- SCHOOLS: Anticipating a large turnout of teachers who want to talk about public education funding, the Polk School Board is looking for a larger venue for its Jan. 28 meeting, Superintendent Jacqueline Byrd said in a meeting in which board members accepted her apologies for the handling of a state email warning that teachers could be fired for missing school to attend a rally.
- GUNS: County commissioners declared Polk a Second Amendment sanctuary on Monday, three days after a majority said they were reluctant to do so. Commissioner Bill Braswell said the move was symbolic because state law prevents the county from passing firearms regulations.
- GOLF: The Barkley, Bean, Bryant and Friends golf tournament takes place at 1 p.m. Friday at YMCA Par 3 | Learn more
A bill by state Sen. Kelli Stargel, R-Lakeland, that would shield state lawmakers’ home addresses and family members’ income sources passed a committee 4-3 on a party-line vote. The law’s supporters offered no evidence why members of the Legislature need the same protections as judges and law enforcement officers, the Tampa Bay Times reported.
Pastor H.B. Holmes spoke of bridging the digital divide at Lakeland’s annual Martin Luther King Jr. Prayer Breakfast, disclosing he is using his background as a communications entrepreneur to bring free wifi to residents near his church, Word of Faith International on Skyview Drive. He also said he’s talking with the city of Lakeland about tapping into the city’s fiber network to expand free Internet to low-income residents.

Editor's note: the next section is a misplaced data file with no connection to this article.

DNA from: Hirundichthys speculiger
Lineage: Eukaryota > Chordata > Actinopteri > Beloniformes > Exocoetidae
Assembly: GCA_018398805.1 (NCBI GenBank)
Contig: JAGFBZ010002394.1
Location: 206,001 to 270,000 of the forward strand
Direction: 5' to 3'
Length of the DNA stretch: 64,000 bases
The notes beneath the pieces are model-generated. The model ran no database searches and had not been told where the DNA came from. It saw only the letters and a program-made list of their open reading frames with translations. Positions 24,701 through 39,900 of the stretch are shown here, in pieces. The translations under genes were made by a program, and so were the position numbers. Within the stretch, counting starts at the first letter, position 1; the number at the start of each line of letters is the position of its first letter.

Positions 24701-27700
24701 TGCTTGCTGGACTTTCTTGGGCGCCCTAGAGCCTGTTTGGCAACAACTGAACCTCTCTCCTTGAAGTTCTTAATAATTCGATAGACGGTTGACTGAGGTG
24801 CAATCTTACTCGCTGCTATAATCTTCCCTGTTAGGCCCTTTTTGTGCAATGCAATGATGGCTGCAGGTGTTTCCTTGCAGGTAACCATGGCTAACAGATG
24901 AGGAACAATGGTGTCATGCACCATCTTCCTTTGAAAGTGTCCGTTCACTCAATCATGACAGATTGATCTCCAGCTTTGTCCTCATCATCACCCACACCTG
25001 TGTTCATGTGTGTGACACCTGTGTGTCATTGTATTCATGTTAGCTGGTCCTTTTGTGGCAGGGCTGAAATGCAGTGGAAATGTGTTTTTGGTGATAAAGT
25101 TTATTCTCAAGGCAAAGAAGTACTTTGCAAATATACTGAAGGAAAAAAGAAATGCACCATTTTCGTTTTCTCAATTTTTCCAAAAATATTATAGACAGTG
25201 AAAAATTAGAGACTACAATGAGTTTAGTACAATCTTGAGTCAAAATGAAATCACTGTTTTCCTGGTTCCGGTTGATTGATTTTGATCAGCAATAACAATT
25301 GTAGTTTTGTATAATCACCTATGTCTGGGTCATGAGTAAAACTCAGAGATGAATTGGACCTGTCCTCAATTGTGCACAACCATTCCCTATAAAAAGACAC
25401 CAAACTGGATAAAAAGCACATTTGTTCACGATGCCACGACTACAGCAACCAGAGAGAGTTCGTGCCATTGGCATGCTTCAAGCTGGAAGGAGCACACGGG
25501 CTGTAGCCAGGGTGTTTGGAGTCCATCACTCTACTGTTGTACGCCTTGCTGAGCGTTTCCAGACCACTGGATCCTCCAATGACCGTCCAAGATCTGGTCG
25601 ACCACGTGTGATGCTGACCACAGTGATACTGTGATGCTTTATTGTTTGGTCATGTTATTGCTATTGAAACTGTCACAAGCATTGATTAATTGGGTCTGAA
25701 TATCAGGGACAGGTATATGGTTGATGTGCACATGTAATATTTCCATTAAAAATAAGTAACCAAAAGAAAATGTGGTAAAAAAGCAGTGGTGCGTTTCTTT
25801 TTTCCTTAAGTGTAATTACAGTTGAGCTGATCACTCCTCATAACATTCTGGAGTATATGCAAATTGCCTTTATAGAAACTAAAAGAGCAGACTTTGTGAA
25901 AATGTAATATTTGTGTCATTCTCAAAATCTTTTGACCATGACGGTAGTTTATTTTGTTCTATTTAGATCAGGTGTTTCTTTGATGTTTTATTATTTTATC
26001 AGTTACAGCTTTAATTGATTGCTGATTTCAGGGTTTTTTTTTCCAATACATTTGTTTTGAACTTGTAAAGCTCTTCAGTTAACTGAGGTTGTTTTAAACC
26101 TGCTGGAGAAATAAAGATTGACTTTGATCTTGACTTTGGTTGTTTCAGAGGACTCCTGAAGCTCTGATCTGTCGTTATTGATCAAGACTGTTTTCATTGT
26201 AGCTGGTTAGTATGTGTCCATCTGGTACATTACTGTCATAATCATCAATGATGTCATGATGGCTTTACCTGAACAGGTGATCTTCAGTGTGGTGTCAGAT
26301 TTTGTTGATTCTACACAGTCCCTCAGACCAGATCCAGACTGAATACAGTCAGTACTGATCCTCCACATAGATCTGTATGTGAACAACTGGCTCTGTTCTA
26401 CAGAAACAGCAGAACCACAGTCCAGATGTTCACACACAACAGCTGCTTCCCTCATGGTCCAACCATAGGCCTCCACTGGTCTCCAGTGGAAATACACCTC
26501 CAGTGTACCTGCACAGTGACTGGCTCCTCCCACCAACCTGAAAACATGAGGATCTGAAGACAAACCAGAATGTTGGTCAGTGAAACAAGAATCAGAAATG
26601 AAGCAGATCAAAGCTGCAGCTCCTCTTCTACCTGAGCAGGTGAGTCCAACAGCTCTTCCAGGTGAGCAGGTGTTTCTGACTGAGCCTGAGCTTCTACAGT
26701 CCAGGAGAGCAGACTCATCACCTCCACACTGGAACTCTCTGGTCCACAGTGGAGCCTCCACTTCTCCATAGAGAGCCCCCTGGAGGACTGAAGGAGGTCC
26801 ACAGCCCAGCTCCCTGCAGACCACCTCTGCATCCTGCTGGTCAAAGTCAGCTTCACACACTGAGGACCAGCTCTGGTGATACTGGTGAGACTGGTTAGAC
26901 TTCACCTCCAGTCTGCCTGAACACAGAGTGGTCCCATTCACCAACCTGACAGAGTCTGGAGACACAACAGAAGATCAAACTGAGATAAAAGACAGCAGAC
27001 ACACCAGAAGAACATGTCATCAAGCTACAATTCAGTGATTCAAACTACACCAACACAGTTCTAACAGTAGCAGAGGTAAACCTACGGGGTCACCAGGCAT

Three months after naming Palmer Davis interim city attorney, city commissioners are poised to remove the “interim” from his title Tuesday. UPDATE: Commissioners voted unanimously to promote Davis to city attorney.
Davis’ interim appointment in October came with a 90-day evaluation period — for him to determine whether he liked the top job in the city legal department and for commissioners to decide whether they were comfortable with him there.
Mayor Bill Mutz reminded the rest of the board at a Friday work session that the three-month evaluation period is ending, and all commissioners and Davis agreed at the meeting that Davis is right for the job.